(Photo by Julie Zeglen)
Giving circles are no new thing, and show no sign of slowing in popularity. Philadelphia’s own sustainability queen, Judy Wicks, launched one herself a few months ago. And there’s another new, all-women group of friends on the scene.
The Philadelphia chapter of a national organization that uses a collective giving model to benefit local nonprofits is growing rapidly. The group, called 100 Women, was started a year ago by schoolteacher Elizabeth Zack after she learned about the concept from her mother-in-law, who participates in the Michigan chapter.
“I thought, ‘What an amazing thing?’” Zack said. “It seems really simple, but you can have a big impact.”
Zack sent an email to about 30 women she knew to inquire about their interest in joining such a group. Within minutes, she said, she heard back from several enthusiastic wannabe-philanthropists. Fifty-two women came to the first meeting. One hundred eighteen are now official members.
Here’s how it works:
- Every chapter member comes to the quarterly meeting with the name of a deserving nonprofit and her checkbook.
- The nonprofit names go on cards, which are then dropped into a basket with the others.
- Three are randomly chosen.
- Those who wrote their names give presentations on the merits of the organizations — why they deserve funding and what impact that funding would have.
- Everyone votes on which organization they think most deserves their money.
- Each attendee writes a $100 check to the winner.
“All the organizations are worthy,” Zack said. “It’s hard to pick.”
I visited the group’s most recent meeting last Monday night on the 19th floor of Two Commerce Square. It was the fourth since the group’s inception. To date, this local 100 Women has donated over $30,000 to local nonprofits — plus the $11,000 or so from this meeting — according to Zack.
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Even chapter members who don’t attend each meeting commit to donating $400 per year through the organization. Zack also follows each meeting with an email to all members describing all the organizations recommended for voting.
“Not only are we donating money, but people are becoming more aware of nonprofits or worthy causes that they just didn’t know about,” she said.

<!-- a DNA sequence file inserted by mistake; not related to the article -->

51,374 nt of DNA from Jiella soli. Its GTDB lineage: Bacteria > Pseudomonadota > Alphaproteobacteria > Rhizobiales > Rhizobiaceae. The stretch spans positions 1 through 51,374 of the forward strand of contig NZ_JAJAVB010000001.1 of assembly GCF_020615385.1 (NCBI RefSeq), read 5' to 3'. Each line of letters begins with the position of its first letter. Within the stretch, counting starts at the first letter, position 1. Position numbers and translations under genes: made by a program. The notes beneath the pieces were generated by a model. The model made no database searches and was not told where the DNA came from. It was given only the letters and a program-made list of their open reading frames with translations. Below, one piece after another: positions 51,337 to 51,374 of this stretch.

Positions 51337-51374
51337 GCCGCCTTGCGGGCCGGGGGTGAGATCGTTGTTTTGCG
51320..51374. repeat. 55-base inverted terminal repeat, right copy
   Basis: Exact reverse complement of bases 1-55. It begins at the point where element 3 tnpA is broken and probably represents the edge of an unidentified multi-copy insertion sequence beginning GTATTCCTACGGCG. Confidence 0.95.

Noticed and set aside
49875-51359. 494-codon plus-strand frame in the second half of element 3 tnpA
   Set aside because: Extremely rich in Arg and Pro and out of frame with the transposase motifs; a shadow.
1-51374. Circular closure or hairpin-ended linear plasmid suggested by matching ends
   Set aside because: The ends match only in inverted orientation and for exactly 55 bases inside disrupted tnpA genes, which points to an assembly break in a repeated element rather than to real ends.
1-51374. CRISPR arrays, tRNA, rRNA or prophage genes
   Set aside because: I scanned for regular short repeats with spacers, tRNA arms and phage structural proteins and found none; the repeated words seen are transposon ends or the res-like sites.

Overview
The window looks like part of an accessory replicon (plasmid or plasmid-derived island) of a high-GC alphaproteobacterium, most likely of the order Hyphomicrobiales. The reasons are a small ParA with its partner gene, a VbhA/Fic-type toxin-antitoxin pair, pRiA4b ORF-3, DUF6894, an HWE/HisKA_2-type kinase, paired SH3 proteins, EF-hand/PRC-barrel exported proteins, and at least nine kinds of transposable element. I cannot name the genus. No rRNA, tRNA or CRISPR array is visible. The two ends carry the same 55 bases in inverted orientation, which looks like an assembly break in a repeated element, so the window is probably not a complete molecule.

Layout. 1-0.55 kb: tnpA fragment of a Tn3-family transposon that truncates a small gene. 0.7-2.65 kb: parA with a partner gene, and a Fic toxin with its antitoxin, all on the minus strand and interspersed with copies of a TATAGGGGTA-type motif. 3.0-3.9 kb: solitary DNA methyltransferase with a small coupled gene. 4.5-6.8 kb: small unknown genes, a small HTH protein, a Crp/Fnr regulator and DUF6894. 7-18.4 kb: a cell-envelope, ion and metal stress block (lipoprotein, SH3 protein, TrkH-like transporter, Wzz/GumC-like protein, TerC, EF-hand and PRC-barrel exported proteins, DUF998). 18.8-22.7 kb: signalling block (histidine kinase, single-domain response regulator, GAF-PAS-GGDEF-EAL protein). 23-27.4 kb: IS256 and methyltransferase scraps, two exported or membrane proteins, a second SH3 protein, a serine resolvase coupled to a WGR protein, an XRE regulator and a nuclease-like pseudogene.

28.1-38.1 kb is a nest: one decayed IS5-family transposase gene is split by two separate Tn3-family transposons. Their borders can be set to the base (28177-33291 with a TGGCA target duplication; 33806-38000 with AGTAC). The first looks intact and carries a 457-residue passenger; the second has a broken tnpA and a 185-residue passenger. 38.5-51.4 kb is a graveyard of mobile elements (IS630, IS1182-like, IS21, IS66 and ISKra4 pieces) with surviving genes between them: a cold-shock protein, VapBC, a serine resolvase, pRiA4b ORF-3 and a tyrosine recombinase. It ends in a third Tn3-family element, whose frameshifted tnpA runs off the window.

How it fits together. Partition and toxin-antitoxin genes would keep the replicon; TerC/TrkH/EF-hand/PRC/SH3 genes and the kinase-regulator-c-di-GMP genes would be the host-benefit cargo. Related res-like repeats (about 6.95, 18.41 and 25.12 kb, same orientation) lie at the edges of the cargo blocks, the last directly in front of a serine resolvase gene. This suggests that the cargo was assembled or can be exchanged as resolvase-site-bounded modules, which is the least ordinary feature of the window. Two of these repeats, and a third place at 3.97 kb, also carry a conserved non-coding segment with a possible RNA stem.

That awareness has a practical result: Several women in the group are now volunteering with refugees through Nationalities Services Center, the recipient of the group’s second donation, according to Zack. It works in the opposite direction, too — after substance abuse treatment center Interim House received the group’s donation at its third meeting, its director, Kathy Wellbank, joined.
The meetings are both a networking opportunity and the hub of “a cool sisterhood,” Zack said. Indeed, at Monday’s meeting, most attendees seemed to know each other; it’s a social gathering as well as a philanthropic meetup. Members come from “all over Philadelphia” and are doctors, stay-at-home moms, pilates studio owners, lawyers, nonprofit leaders. Many know each other from The Philadelphia School, a private, independent elementary school, where they are either Zack’s fellow teachers or parents of children who go there.
(Truthfully, what strikes me most about the collection of women, ages seemingly ranging from the 30s to the 70s, is how many are wearing Converse sneakers, in addition to how many are wearing stilettos. Loafers. Flats. Perhaps you can’t judge a person by their shoes, but I think it’s safe to say that I’m in the midst a diverse group.)
"Not only are we donating money, but people are becoming more aware of nonprofits or worthy causes that they just didn’t know about."
“I was just attracted to the idea of being part of an economic force with a group where you could actually make a real, viable difference for an organization,” said Sue Snedden, who heard about the group from Zack, a friend of hers.
That impact is part of the reason Maureen Pellegrini was interested in joining 100 Women, too. This meeting was her first; she learned about the group via an article in the Philadelphia Inquirer.
“I just fell in love with it,” she said. “I thought it was such a great idea for women helping women.”
Her daughter, Erin Pellegrini, came along, too.
“I’ve worked with a couple different nonprofits [before],” Erin said. “But to be able to contribute and donate to different organizations, and then to learn about different organizations — our community is so rich in the nonprofit world, so it’s interesting to learn about them and see what sort of things are going on and benefits are happening.”
Such as at Interim House. At the beginning of the meeting, Wellbank gave an update about how the money from the previous meeting had been used to improve the lives of the organization’s program participants.
“I work at a local hospital, and I was just saying, ‘Wow, so many women that come in with drug issues, and they could really benefit from an organization [like that], and now I know,” Erin said.
At this meeting, it was Read by 4th, a public-private partnership dedicated to increasing young students’ literacy, selected for the $10,000 prize, and the room erupted in cheers when the vote was announced. Jenny Bogoni, the program’s director who also nominated it, told the group that their money will help 400 kids increase their literacy skills at summer camps this year.
The circle of giving continues.
Those interested in participating are invited to email email@example.com.-30-
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